campaign had already been won. It only remained to deal the last
military blow to this spectral authority.

The most cautious in our midst were reporting that there still remained
units that were not with us: the cossacks, the cavalry regiment, the
Semyonofski regiment, the cyclists. Commissioners and agitators were
assigned to these units. Their reports sounded perfectly satisfactory:
the red-hot atmosphere was infecting one and all, and the most
conservative elements of the army were losing the strength to withstand
the general tendency of the Petrograd garrison. In the Semyonofski
regiment, which was considered the bulwark of Kerensky's government, I
was present at a meeting which took place in the open air. The most
prominent speakers of the right wing addressed it. They clung to the
conservative guard regiments as to the last support of the coalition
power. Nothing would avail. By an overwhelming majority of votes, the
regiment expressed itself for us and did not even give the ex-ministers
a chance to finish their speeches. The groups which still opposed the
Soviet watch-words were made up mainly of officers, volunteers and
generally of bourgeois intellectuals and semi-intellectuals. The masses
of peasants and workmen were with us one and all. The demarcation ran as
a distinct social line.

The Fortress of Peter and Paul is the central military base of
Petrograd. As commandant thereof we appointed a young ensign. He proved
the best man for the post and within a few hours he became master of the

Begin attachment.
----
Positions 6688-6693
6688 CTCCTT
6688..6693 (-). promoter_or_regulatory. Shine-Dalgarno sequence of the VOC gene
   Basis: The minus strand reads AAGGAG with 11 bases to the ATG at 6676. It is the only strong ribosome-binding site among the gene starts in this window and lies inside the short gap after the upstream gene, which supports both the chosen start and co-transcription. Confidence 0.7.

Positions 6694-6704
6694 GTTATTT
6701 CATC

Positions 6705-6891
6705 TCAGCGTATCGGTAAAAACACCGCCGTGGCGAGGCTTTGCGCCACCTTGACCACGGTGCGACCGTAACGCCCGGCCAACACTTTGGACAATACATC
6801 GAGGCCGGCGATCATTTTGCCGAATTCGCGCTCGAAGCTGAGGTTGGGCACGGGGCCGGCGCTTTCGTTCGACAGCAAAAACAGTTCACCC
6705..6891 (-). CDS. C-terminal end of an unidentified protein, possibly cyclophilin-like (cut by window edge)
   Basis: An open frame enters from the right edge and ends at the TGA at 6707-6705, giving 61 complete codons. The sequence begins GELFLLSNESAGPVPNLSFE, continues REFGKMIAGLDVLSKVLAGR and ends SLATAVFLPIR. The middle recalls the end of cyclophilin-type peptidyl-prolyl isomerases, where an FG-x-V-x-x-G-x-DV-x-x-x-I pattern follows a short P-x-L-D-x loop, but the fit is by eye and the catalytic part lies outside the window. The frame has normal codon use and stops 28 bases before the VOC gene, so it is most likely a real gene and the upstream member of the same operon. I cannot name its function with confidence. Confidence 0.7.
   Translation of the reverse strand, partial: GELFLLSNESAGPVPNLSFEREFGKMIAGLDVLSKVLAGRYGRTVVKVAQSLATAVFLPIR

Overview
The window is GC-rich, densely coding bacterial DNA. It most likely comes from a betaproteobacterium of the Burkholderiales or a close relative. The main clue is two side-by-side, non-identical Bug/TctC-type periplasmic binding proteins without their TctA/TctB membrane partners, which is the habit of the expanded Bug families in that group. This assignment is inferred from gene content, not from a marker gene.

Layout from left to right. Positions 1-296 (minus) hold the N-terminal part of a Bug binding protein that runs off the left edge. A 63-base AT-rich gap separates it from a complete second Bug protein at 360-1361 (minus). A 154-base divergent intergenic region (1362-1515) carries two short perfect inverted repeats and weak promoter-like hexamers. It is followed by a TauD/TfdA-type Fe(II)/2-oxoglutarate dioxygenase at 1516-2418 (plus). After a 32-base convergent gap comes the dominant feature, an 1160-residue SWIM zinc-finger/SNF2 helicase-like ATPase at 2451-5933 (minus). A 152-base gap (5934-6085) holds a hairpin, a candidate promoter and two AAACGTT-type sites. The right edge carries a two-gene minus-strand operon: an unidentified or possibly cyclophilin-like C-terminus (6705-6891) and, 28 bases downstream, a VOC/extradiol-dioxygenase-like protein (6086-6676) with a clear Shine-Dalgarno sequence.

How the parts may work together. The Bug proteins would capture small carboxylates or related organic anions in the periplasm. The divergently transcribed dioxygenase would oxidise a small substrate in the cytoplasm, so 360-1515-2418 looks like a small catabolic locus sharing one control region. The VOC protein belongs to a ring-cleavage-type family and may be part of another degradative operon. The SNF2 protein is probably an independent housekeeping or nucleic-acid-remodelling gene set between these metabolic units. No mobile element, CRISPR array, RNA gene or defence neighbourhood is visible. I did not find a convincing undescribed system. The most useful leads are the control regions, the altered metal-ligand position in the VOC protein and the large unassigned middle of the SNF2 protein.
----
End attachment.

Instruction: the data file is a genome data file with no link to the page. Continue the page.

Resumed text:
situation. The lawful authorities withdrew, biding their time. The
element regarded as unreliable for us were the cyclists, who in July had
smashed our party's military organization in the Kshessinsky mansion and
taken possession of the mansion itself. On the 23rd, I went to the
Fortress about 2 P. M. Within the courtyard a meeting was being held.
The speakers of the right wing were cautious and evasive in the extreme,
painstakingly avoiding the question of Kerensky, whose name inevitably
aroused shouts of protest and indignation even among the soldiers. We
were listened to, and our advice vas followed. About four o'clock, the
cyclists assembled nearby, in the "Modern" Circus, for a battalion
meeting. Among the speakers appearing there was Quartermaster-General
Paradyelof. He spoke with extreme caution. The days had been left far
behind, when official and semi-official speakers referred to the party
of the workers merely as to a gang of traitors and hired agents of the
German Kaiser.

The Lieutenant-Commander of the Staff accosted me with: "We really ought
to be able to come to some agreement." But it was already too late. The
whole battalion, with only thirty dissenting votes, had voted for
handing over all power to the Soviets.


The government of Kerensky was restlessly looking for refuge, now one